'page callback' => 'drupal_get_form',
'page arguments' => array('mymodule_page'),
'access arguments' => array('access content'),

* A form with a dropdown whose options are dependent on a
* choice made in a previous dropdown.
* On changing the first dropdown, the options in the second are updated.
function mymodule_page($form, &$form_state) {
// Get the list of options to populate the first dropdown.
$options_first = mymodule_first_dropdown_options();

// If we have a value for the first dropdown from $form_state['values'] we use
// this both as the default value for the first dropdown and also as a
// parameter to pass to the function that retrieves the options for the
// second dropdown.
$value_dropdown_first = isset($form_state['values']['dropdown_first']) ? $form_state['values']['dropdown_first'] : key($options_first);

$form['dropdown_first'] = array(
'#type' => 'select',
'#title' => 'First Dropdown',
'#options' => $options_first,
'#default_value' => $value_dropdown_first,

// Bind an ajax callback to the change event (which is the default for the
// select form type) of the first dropdown. It will replace the second
// dropdown when rebuilt
'#ajax' => array(
// When 'event' occurs, Drupal will perform an ajax request in the
// background. Usually the default value is sufficient (eg. change for
// select elements), but valid values include any jQuery event,
// most notably 'mousedown', 'blur', and 'submit'.
'event' => 'change',
'callback' => 'mymodule_ajax_callback',
'wrapper' => 'dropdown_second_replace',
$form['dropdown_second'] = array(
'#type' => 'select',
'#title' => 'Second Dropdown',
// The entire enclosing div created here gets replaced when dropdown_first
// is changed.
'#prefix' => '',
// when the form is rebuilt during ajax processing, the $value_dropdown_first variable
// will now have the new value and so the options will change
'#options' => mymodule_second_dropdown_options($value_dropdown_first),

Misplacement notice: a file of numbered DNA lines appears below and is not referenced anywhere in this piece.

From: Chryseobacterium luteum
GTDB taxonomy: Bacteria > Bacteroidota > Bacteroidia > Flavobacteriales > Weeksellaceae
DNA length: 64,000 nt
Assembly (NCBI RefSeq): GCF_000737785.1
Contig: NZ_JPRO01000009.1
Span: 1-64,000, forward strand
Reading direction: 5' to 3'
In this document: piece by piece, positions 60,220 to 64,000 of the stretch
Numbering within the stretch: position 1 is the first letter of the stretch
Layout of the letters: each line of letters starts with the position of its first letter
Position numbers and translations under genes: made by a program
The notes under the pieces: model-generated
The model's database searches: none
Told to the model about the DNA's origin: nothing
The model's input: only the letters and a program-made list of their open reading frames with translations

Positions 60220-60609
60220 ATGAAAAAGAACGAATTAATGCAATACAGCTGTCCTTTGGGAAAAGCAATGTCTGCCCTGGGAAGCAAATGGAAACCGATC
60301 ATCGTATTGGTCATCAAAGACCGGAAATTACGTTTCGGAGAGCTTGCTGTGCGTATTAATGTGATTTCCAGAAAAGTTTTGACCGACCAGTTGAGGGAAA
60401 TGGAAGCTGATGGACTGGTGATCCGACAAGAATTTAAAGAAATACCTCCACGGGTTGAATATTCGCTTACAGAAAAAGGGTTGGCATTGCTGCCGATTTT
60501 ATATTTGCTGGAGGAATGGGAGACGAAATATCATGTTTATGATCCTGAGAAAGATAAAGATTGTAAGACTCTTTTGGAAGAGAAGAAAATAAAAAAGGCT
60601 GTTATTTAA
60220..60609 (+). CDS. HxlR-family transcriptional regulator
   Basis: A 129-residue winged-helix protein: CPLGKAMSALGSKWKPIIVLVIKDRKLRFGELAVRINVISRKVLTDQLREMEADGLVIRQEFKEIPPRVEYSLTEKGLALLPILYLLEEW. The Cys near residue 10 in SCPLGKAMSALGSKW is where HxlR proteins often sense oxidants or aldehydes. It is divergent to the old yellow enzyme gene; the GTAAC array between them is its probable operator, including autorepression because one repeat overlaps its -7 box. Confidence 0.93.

'#default_value' => isset($form_state['values']['dropdown_second']) ? $form_state['values']['dropdown_second'] : '',
return $form;

* Selects just the second dropdown to be returned for re-rendering
* Since the controlling logic for populating the form is in the form builder
* function, all we do here is select the element and return it to be updated.
* @return renderable array (the second dropdown)
function mymodule_ajax_callback($form, $form_state) {
return $form['dropdown_second'];

* Helper function to populate the first dropdown. This would normally be
* pulling data from the database.
* @return array of options
function mymodule_first_dropdown_options() {
return array(
'colors' => 'Names of colors',
'cities' => 'Names of cities',
'animals' => 'Names of animals',

* Helper function to populate the second dropdown. This would normally be
* pulling data from the database.
* @param key. This will determine which set of options is returned.
* @return array of options
function mymodule_second_dropdown_options($key = '') {
$options = array(
'colors' => array(
'red' => 'Red',
'green' => 'Green',
'blue' => 'Blue'
'cities' => array(
'paris' => 'Paris, France',
'tokyo' => 'Tokyo, Japan',
'newyork' => 'New York, US'
'animals' => array(
'dog' => 'Dog',
'cat' => 'Cat',
'bird' => 'Bird'
if (isset($options[$key])) {
return $options[$key];
else {
return array();